Reforming old rules for the internet era is the road to better outcomes for both drivers and riders.
Uber surprised a lot of people this week by announcing that it will treat UK drivers as workers rather than independent contractors. This is a special status in UK law: workers are not employees, but they are entitled to certain protections and benefits.
Almost all the press coverage around this decision conforms to what’s become a standard formula for stories about the on-demand economy, framing it as a zero-sum contest between Uber and Uber drivers.
I guess this makes for pithier newspaper articles and op-eds, but it obscures something much more consequential for policymakers. Dig deeper and once again you find a story about 20th century institutions struggling to match a 21st century operating environment.
To see why, it’s important to recognise that the Uber saga isn’t so much a tug-of-war between two characters but rather an interdependent system with four main players — all with different needs and motivations:
It turns out it’s difficult to achieve all of these things at once, and for several decades the UK was stuck in a very bad equilibrium indeed.
Private hire drivers need paying riders, but unlike Hackney carriages they are not allowed to ply for hire. So they paid minicab companies (a.k.a. operators) for radio dispatch, and carried out bookings for customers on a self-employed basis.
Some drivers used their own car, many others rented a car by the week or month from people who owned whole fleets of suitable vehicles.
Minicab companies were happy for drivers to be self employed. Although in theory drivers had freedom and flexibility, in practice companies held all the power and could dictate when, where and how drivers worked.
Minicab companies’ costs were mostly variable — handling more trips required them to hire more radio operators to answer phones and record trips in booking logs. As a result they preferred to charge drivers a fixed fee for radio dispatch, locking in income for the company regardless of how many trips they generated for individual drivers each week.
Meanwhile the main way to control what went on in the industry was through driver and vehicle licensing. Licensing in the UK is a matter for local government, meaning there is no single national regime. Hundreds of licensing authorities up and down the country put all sorts of byzantine conditions and arbitrary fees in place, which in turn limited the number of cars on the road and what drivers were allowed to do.
An artificially constrained market meant fewer trips overall, and higher fares for those that did take place. This suited drivers already in the trade, the minicab companies able to squeeze those drivers, and the licensing authorities looking for a quiet life.
It was awful for riders, as anyone who has ever tried to make a phone booking at a busy time or sat wondering when or if their minicab would turn up can attest to.
It was also a recipe for some pretty shady behaviour. Radio dispatch could be a lottery with unpleasant undertones of favouritism. Unlicensed cars were a common sight in town centres on a Friday and Saturday night, exploiting a huge excess of demand over supply. Talk of widespread tax evasion, money laundering and even kickbacks for unscrupulous licensing committee members was not unheard of.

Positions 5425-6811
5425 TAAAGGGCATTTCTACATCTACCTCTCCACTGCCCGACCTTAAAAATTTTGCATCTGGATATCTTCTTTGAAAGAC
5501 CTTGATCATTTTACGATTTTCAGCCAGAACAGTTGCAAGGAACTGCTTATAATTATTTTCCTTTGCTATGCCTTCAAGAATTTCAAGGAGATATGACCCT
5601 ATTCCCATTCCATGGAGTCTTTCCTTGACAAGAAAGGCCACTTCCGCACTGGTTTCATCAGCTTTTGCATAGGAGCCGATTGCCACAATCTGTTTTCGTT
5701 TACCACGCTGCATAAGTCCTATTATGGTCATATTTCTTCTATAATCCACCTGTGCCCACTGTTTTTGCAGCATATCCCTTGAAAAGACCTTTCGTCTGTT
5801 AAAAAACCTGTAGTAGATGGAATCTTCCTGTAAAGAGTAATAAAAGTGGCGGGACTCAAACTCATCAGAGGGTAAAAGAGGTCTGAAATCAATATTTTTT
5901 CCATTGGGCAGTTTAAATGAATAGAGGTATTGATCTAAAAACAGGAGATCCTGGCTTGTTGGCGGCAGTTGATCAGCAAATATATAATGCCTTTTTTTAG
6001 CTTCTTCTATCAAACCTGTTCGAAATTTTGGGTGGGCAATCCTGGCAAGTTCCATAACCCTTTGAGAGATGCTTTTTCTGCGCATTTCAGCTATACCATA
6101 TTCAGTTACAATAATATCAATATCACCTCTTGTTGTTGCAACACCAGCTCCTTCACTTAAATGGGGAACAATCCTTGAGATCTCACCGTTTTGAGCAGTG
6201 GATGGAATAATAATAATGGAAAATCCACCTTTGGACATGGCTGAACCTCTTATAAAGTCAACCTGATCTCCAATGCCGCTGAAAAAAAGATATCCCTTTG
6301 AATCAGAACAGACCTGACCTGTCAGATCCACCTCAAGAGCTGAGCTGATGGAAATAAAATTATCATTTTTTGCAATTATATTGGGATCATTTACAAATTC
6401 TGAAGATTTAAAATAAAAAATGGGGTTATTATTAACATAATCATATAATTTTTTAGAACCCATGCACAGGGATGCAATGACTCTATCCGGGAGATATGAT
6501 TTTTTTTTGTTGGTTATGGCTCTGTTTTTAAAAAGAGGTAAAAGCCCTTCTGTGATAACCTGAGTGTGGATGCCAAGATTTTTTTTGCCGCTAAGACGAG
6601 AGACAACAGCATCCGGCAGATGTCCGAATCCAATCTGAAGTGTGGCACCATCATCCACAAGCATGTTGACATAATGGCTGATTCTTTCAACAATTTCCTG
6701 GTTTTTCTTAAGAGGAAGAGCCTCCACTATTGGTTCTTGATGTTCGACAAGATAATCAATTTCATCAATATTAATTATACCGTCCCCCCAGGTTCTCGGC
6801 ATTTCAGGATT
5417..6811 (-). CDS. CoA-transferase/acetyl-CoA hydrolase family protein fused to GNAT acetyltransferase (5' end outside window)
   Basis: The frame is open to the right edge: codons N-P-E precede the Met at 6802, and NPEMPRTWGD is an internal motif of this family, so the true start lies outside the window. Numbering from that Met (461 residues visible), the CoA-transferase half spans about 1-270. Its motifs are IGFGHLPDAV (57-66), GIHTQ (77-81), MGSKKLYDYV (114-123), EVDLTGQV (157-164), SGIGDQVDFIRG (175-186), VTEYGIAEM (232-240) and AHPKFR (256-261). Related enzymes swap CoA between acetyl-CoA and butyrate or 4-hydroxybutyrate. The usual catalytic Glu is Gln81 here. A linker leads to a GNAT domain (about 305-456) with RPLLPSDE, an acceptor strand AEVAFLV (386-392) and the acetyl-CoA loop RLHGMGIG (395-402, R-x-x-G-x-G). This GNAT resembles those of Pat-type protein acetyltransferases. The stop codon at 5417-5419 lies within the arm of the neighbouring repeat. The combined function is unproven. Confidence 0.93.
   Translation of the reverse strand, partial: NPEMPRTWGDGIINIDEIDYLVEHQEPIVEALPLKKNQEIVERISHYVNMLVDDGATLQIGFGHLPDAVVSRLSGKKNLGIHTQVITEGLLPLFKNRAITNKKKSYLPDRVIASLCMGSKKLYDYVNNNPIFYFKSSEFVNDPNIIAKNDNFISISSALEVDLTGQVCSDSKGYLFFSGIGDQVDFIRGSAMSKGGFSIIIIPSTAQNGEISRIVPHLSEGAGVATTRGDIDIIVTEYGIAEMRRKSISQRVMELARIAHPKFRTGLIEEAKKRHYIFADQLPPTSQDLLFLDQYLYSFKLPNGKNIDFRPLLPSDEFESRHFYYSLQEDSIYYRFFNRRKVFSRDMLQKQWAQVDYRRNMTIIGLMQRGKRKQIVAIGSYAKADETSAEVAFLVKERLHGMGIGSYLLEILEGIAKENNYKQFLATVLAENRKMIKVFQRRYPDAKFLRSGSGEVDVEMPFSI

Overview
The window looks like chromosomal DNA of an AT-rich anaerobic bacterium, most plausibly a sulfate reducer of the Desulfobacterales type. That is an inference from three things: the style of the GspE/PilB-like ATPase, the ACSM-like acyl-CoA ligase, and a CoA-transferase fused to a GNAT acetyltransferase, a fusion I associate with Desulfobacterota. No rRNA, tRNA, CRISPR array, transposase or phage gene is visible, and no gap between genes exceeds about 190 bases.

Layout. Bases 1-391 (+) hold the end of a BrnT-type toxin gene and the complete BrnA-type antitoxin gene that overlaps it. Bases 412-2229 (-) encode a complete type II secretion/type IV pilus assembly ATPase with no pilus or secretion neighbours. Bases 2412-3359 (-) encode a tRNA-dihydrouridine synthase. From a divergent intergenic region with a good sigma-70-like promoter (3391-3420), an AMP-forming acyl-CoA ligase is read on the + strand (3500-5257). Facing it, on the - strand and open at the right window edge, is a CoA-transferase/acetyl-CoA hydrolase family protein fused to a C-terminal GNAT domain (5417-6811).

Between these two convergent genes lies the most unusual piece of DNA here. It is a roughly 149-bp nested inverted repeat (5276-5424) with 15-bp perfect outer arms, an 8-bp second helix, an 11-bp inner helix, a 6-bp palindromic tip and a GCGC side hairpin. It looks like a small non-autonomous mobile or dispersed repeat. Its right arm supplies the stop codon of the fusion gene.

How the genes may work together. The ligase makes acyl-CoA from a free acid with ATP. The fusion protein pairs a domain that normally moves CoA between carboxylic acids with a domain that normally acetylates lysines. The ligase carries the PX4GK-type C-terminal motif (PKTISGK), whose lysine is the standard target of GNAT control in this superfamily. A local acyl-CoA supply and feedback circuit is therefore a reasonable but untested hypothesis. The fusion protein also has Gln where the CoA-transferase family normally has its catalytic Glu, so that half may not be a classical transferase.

To sum things up for our cast:
Uber’s arrival in the UK turned the private hire trade on its head.
Like so many other internet-native companies, Uber realised it could use technology to grow the market significantly rather than simply settle for a share of the status quo.
The spark for this was the explosion in smartphone ownership following the launch of the iPhone, which made a radically different customer experience possible. We’re all used to the Uber app now, but it’s hard to overstate just how big a deal it was when it arrived in London in 2012.
The huge demand unlocked by the app attracted drivers to Uber. More drivers meant better geographic coverage, which in turn reduced ETAs and attracted more riders. Better coverage also increased the share of time drivers spent with a paying customer in their car. This made it possible to maintain driver earnings while reducing fares for riders, further boosting demand — and so on.
This turned out great for riders.
It also had many positives for drivers, who now had a meaningful alternative to working with traditional minicab companies. Uber offered unbiased dispatch, genuine flexibility, and the safety of cashless operation. And because Uber’s systems were automated, its dispatch costs were mostly fixed — making it economically rational to operate on a commission basis that incentivised Uber to generate bookings for drivers.
Lots of minicab companies got a shock as riders and drivers deserted them en masse.
But where disruption really bit was on the licensing system — a relic of the 20th century that was dreamt up long before smartphone apps were on anyone’s radar.
Many more people wanting to drive with Uber suddenly meant much more work for licensing departments to deal with. And while licensing bureaucracy had historically been justified as a way to maintain standards in the trade, it’s clear now that real-time data provides a much tighter feedback loop with which to get a handle on quality.